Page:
Probably, but only in the same way that the Alliance rules the Verse in Firefly. There will always be Independent browncoats and fringe planets. Currently these confederates are as motley as you would expect: Barnes and Noble, Apple, Google and Kobo being the rowdiest.
Barnes and Noble knows how to sell books. They are and have been primarily a bookstore. Having survived the economic downturn and the rise of the e-book, they have advantages over Amazon when it comes to relationships with libraries and book distributors. Plus they have brick and mortar stores, which I hear some people still go to. B&N also makes a mean eReading device, that along with Kobo and Sony will read .epub format (the universal format that Amazon is doing its best to bury like they did to .mobi a while back). The Nook, by most measures, is as good or better than the Kindle. (Their actual eReader software is better, so thhppp!)
Apple is a device innovator. They barely even care about books, but they know how to steal the hearts of nerds who happen to read quite a bit. And unlike Amazon, they have flare. Laugh if you must, but it has taken years for the Kindle to figure out how to “simulate” the actual turning of a page rather than just clicking to a new page full of content. iBooks has done this from day one.
While the iPhone and the iPad are not eReaders (strictly or purely) they are popular enough to force anyone who wants to sell electronic books to play ball with them. They remain the one device maker that allows users easy and free access to every other eBook distributer. Buying Kindle or Nook books on the iPad/iPhone is as easy as buying books from the iBooks store. (Conversely, only Apple users have access to iBooks).
Some say that Kobo is Canadian, and therefore doesn’t have the balls to compete with Amazon. But I say sometimes jelly donuts can get you further than a kick to the groin. When it comes to selling eBooks in emerging markets (everywhere outside of the US) apparently other counties often agree. Plus Kobo has a great eReading device along with the most substantial integration with their superior eReading software. Many people prefer to use the Kobo reading app when using the iPhone or iPad. It works sort of like a social media/reader hybrid.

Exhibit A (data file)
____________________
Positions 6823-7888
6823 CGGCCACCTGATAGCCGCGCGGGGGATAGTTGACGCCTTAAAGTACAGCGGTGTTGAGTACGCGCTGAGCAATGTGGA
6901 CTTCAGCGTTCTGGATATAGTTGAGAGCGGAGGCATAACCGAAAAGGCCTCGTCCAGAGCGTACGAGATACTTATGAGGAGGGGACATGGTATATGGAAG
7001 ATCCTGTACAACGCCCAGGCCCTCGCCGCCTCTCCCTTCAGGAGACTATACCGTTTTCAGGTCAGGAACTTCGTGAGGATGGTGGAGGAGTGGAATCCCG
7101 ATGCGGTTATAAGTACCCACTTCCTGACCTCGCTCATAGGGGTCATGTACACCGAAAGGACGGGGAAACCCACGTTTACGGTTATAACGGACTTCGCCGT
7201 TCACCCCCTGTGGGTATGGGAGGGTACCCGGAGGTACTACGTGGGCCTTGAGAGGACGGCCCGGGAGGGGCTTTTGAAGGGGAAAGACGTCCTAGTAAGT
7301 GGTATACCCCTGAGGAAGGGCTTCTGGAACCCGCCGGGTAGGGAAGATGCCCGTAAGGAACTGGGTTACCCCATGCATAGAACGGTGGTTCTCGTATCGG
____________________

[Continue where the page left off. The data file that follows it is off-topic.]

Lastly, there’s Google Books–the wildcard. Google is a little like that pampered number one overall draft pick. It has all the tangibles to be a superstar in the ebook world. But industry scouts world over have been left scratching their melons. At times it looks like Google will take the eVerse by storm, shattering the way we imbibe information. Other times it looks like the Big G has already settled back to live off of Gatorade endorsements. No one knows whether they have the long-term passion or focus to play the game.[divider]
All this to say niches are being carved out of the Amazon/Kindle eVerse where different sets of rules run the show. I’d be amiss to leave out the old guard of the publishing industry. As slow and gangly as they are, they’ve finally admitted that the eBox has been opened and there ain’t no closing it. But currently they lack a direct interface with the consumer, and eBooks are about directness.